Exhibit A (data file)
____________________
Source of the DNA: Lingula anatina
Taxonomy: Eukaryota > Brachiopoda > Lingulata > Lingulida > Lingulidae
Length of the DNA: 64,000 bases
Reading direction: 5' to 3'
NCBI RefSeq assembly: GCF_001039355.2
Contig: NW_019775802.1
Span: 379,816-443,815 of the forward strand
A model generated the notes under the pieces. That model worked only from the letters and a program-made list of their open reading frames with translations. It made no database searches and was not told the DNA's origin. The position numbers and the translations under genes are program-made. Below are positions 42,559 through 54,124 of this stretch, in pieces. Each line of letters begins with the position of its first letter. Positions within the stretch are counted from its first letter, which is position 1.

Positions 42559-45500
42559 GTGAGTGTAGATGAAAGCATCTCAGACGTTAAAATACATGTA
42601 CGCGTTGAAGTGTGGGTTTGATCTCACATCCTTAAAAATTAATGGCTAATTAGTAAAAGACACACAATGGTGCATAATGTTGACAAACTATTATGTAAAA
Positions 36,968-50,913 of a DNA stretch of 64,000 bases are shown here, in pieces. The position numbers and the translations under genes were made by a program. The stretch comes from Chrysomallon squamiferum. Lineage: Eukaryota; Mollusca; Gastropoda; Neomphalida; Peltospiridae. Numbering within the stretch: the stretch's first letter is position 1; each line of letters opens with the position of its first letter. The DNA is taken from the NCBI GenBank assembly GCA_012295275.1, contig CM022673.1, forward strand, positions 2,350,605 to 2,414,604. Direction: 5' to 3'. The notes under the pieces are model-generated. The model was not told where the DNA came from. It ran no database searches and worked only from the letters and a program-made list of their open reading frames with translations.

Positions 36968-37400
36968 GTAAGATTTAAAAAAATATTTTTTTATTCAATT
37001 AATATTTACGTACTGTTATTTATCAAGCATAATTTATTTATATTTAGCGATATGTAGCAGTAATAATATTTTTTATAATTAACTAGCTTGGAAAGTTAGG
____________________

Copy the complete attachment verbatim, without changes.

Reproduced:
Source of the DNA: Lingula anatina
Taxonomy: Eukaryota > Brachiopoda > Lingulata > Lingulida > Lingulidae
Length of the DNA: 64,000 bases
Reading direction: 5' to 3'
NCBI RefSeq assembly: GCF_001039355.2
Contig: NW_019775802.1
Span: 379,816-443,815 of the forward strand
A model generated the notes under the pieces. That model worked only from the letters and a program-made list of their open reading frames with translations. It made no database searches and was not told the DNA's origin. The position numbers and the translations under genes are program-made. Below are positions 42,559 through 54,124 of this stretch, in pieces. Each line of letters begins with the position of its first letter. Positions within the stretch are counted from its first letter, which is position 1.

Positions 42559-45500
42559 GTGAGTGTAGATGAAAGCATCTCAGACGTTAAAATACATGTA
42601 CGCGTTGAAGTGTGGGTTTGATCTCACATCCTTAAAAATTAATGGCTAATTAGTAAAAGACACACAATGGTGCATAATGTTGACAAACTATTATGTAAAA
Positions 36,968-50,913 of a DNA stretch of 64,000 bases are shown here, in pieces. The position numbers and the translations under genes were made by a program. The stretch comes from Chrysomallon squamiferum. Lineage: Eukaryota; Mollusca; Gastropoda; Neomphalida; Peltospiridae. Numbering within the stretch: the stretch's first letter is position 1; each line of letters opens with the position of its first letter. The DNA is taken from the NCBI GenBank assembly GCA_012295275.1, contig CM022673.1, forward strand, positions 2,350,605 to 2,414,604. Direction: 5' to 3'. The notes under the pieces are model-generated. The model was not told where the DNA came from. It ran no database searches and worked only from the letters and a program-made list of their open reading frames with translations.

Positions 36968-37400
36968 GTAAGATTTAAAAAAATATTTTTTTATTCAATT
37001 AATATTTACGTACTGTTATTTATCAAGCATAATTTATTTATATTTAGCGATATGTAGCAGTAATAATATTTTTTATAATTAACTAGCTTGGAAAGTTAGG